Ahead of Philip Pullman releasing the companion books to the His Dark Materials trilogy I've been re-reading the original novels, ones that I last read nearly 15 years back and have held a special place in my heart since then. As Heraclitus famously said, you cannot stand in the same river twice. And the same is true of favourite novels. They might be enjoyed just as much, but the context is never the same. Reading Northern Lights in 2017 I am reminded of the power of Pullman's writing. Given he is addressing a young person's audience he never patronises his reader, assuming that they are just as capable of understanding big concepts as any adult.
As a result, the books are powerful meditations on what it is to be human. Lyra, the major character in Northern Lights comes from a wealthy, closeted community. Her understanding of the real world is filtered by a privileged ability to dip in and out of other peoples lives. But always able to return to the safety of her life in one of Oxford's colleges. Thus readers can identify with her adventures exploring the roofs and cellars of the crumbling buildings, but identify more closely with her playmates. Which makes the shock of what happens to them even more striking.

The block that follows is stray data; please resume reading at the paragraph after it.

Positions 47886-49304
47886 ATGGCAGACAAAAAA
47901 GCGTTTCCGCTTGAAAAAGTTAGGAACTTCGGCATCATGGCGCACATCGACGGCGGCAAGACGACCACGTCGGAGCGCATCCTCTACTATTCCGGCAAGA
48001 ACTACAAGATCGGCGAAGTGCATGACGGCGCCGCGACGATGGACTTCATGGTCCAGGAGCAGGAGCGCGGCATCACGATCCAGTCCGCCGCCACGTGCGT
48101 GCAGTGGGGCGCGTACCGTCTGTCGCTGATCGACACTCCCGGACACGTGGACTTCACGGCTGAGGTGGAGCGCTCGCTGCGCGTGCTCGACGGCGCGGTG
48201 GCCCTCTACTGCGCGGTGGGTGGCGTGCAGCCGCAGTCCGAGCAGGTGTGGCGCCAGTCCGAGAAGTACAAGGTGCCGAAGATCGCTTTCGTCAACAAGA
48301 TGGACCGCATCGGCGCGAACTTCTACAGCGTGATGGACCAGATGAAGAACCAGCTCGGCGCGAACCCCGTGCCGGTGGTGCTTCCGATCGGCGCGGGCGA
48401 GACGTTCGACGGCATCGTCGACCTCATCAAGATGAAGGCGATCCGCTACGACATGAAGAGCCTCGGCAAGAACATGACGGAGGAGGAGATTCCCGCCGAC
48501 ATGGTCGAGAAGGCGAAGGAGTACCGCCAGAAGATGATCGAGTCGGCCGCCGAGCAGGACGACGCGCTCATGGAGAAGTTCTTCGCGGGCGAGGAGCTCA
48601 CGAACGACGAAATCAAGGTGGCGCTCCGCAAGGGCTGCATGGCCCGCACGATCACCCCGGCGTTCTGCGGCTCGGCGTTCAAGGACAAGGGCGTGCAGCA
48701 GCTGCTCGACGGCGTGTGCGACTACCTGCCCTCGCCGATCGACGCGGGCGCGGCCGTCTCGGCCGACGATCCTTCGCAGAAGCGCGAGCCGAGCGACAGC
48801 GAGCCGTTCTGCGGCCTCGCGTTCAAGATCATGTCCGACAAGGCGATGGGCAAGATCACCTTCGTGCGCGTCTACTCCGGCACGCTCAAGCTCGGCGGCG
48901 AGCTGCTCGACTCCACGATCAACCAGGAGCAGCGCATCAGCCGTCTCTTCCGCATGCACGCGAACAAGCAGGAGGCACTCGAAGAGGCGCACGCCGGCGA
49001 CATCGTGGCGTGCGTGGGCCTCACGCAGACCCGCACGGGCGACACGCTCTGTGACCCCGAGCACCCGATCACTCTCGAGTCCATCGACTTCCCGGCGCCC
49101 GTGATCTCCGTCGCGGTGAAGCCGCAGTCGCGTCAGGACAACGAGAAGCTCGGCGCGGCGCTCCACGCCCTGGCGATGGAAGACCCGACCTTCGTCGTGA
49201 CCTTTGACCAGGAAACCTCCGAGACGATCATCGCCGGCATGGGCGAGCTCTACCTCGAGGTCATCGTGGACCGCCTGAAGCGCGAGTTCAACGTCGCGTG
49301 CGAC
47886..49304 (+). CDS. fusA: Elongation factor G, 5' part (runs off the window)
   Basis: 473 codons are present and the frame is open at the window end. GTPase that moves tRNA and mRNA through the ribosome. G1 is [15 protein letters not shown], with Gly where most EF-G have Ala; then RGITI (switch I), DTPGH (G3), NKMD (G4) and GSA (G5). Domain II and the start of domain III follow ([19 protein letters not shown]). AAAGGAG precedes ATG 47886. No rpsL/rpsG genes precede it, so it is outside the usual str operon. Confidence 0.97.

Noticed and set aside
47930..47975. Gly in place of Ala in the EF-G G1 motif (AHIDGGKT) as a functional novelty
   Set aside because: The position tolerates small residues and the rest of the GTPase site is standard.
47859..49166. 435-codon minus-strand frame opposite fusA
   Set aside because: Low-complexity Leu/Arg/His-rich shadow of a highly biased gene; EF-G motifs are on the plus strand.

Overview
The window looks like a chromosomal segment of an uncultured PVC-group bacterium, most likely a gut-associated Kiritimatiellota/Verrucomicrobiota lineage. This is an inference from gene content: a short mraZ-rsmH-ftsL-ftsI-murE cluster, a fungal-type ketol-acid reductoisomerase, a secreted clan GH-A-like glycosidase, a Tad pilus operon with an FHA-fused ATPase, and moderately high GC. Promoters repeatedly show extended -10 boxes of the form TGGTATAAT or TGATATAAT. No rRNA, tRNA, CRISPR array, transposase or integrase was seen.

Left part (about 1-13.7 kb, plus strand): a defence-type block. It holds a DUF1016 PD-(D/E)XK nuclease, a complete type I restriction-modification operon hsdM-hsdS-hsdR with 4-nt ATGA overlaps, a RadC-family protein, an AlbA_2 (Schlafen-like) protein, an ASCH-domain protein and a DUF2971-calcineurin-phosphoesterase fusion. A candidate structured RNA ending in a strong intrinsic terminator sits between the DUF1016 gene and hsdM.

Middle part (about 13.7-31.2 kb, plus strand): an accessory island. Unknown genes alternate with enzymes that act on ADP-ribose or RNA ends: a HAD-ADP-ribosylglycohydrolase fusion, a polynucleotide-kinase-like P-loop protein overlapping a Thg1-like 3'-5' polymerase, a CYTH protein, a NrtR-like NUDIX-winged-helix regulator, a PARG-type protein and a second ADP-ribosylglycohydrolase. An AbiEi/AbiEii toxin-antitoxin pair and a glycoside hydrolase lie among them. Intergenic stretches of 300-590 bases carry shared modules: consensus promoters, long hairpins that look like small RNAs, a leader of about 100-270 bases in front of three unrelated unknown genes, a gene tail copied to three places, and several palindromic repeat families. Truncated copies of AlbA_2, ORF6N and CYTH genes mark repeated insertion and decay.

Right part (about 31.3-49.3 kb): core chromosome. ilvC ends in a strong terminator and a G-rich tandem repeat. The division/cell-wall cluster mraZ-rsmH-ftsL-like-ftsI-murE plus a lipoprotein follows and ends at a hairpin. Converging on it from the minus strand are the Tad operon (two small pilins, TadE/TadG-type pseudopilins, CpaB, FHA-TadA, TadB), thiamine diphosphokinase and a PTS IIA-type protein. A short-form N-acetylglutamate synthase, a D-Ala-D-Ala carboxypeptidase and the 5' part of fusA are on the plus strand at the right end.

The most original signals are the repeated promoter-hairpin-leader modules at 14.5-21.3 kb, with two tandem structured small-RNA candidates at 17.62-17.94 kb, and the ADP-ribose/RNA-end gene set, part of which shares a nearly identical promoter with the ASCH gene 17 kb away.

Oxford here, is not of course, our Oxford. Rather its a different world where people's personalities are extended outside their bodies into animal familiers. These daemons think and act independantly, but act very much as a part of the person. While initially these seem like an amusing fantasy element to a slightly steampunk alternative universe, daemons increasingly become central to the books.
Enveloping all of this is the wider social structure. The suffocating influence of the church across science and society is unravelled not through Pullman explaining it all in a clunky chapter giving the background to the novel, but through Lyra's eyes as her understanding of the world is gradually undermined by reality. Its possible to see the Dark Materials novels as a kind of alternative story of the Reformation and Renaissance, as the old religious ideas are confronted and challenged by new technologies and science. As this takes place the whole of society is shaken. The genius of the novel is that this is the backdrop, and Lyra's adventures are the front stage. If you haven't read these books, throw yourself in, whatever your age, before Pullman's follow ups become the publishing event of the year.
Pullman - The Ruby in the Smoke